Just when it seemed the U.S. men’s boxing team was about to send its smallest group in 85 years to the Tokyo Olympics, a rules quirk allowed it to add three professional fighters, including its top amateur in recent years: lightweight Keyshawn Davis.

The move, announced by USA Boxing on Monday, means the American team will expand from two to five male fighters, to go with the four women who already had been confirmed for Tokyo. Along with Davis, featherweight Duke Ragan and middleweight Troy Isley are getting spots in the Olympics. All three had turned pro in the past year and have won medals at top international events.

The cancellation of this spring’s final Americas qualifying tournament kept most of the U.S. team’s fighters from building enough points to earn a spot in this summer’s Olympics. The International Olympic Committee’s Boxing Task Force, which runs Olympic boxing, was forced to award spots based on rankings from results that came before the coronavirus pandemic shut down international tournaments. Because Davis had left the U.S. team in a dispute with leadership in January and Ragan and Isley had lost in the 2019 U.S. Olympic team trials, their replacements didn’t have enough points from international fights to qualify for the four Olympic slots allocated to the Americas region.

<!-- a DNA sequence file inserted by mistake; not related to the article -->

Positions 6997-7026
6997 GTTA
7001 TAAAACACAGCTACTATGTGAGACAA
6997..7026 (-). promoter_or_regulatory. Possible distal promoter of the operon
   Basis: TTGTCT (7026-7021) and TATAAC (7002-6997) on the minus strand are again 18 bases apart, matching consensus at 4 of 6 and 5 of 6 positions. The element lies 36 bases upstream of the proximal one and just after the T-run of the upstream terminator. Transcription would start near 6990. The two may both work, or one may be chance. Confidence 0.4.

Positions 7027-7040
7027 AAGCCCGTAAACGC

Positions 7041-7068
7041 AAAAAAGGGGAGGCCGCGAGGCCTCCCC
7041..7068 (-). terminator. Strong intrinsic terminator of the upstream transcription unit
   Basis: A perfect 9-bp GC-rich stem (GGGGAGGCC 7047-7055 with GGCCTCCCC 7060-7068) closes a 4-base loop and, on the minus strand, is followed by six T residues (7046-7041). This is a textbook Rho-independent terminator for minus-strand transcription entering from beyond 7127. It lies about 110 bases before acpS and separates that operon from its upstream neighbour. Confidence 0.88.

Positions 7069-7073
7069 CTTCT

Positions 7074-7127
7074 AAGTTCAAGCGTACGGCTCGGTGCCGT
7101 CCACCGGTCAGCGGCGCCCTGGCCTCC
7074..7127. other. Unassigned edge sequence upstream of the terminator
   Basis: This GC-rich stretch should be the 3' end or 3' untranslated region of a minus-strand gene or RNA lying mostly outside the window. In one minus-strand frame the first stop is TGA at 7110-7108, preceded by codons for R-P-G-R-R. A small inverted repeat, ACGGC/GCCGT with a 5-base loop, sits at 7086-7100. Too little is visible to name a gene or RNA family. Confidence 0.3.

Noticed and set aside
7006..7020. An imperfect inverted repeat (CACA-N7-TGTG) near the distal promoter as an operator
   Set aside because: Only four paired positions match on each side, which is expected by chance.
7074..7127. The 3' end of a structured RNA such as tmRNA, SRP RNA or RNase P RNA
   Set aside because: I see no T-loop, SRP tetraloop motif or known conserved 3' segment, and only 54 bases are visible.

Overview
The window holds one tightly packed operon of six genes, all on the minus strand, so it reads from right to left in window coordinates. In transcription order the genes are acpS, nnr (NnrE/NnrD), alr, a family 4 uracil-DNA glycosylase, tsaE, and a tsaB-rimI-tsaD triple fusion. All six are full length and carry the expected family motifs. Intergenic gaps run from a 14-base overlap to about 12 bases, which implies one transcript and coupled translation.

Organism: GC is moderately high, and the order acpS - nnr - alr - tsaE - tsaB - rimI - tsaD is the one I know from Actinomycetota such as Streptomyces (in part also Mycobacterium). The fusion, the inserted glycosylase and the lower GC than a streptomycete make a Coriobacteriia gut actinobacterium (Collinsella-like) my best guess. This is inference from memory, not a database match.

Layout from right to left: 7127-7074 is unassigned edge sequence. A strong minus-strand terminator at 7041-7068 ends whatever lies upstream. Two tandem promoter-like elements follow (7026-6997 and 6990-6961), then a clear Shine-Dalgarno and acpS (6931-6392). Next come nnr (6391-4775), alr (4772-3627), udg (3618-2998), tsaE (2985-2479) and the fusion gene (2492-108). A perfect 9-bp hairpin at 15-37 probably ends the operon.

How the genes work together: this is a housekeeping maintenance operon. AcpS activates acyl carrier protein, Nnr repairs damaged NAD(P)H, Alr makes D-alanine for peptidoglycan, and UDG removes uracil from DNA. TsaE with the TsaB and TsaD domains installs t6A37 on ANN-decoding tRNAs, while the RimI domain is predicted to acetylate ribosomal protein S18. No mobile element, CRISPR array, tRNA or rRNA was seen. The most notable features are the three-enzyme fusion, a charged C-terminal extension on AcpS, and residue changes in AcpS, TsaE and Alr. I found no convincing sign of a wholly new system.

But the United States was able to take advantage of a 2016 rule that permits professional fighters to compete in the Olympics as long as they have qualified in amateur tournaments. In the past, the U.S. team hasn’t been able to use that loophole because state boxing commissions won’t let pros fight amateurs. But because Davis, Ragan and Isley had accrued enough international points as amateurs before leaving the team, USA Boxing was able to get them what are essentially Olympic wild-card slots.

“We’ve now added three very medal-potential, medal-quality boxers,” said Matt Johnson, USA Boxing’s high performance director. “It definitely gives our team a boost to have them back.”

Davis, who won a silver medal at the 2019 world championships, was seen as a serious medal hope for the Tokyo Games before leaving the team. He is 3-0 as a professional, including a win over Mexico’s Jose Antonio Meza on May 8.

Heavyweight medal possibility Richard Torrez Jr. and welterweight Delante Johnson, a gold medalist at the 2016 youth world championships, are the other American men who are going to Tokyo.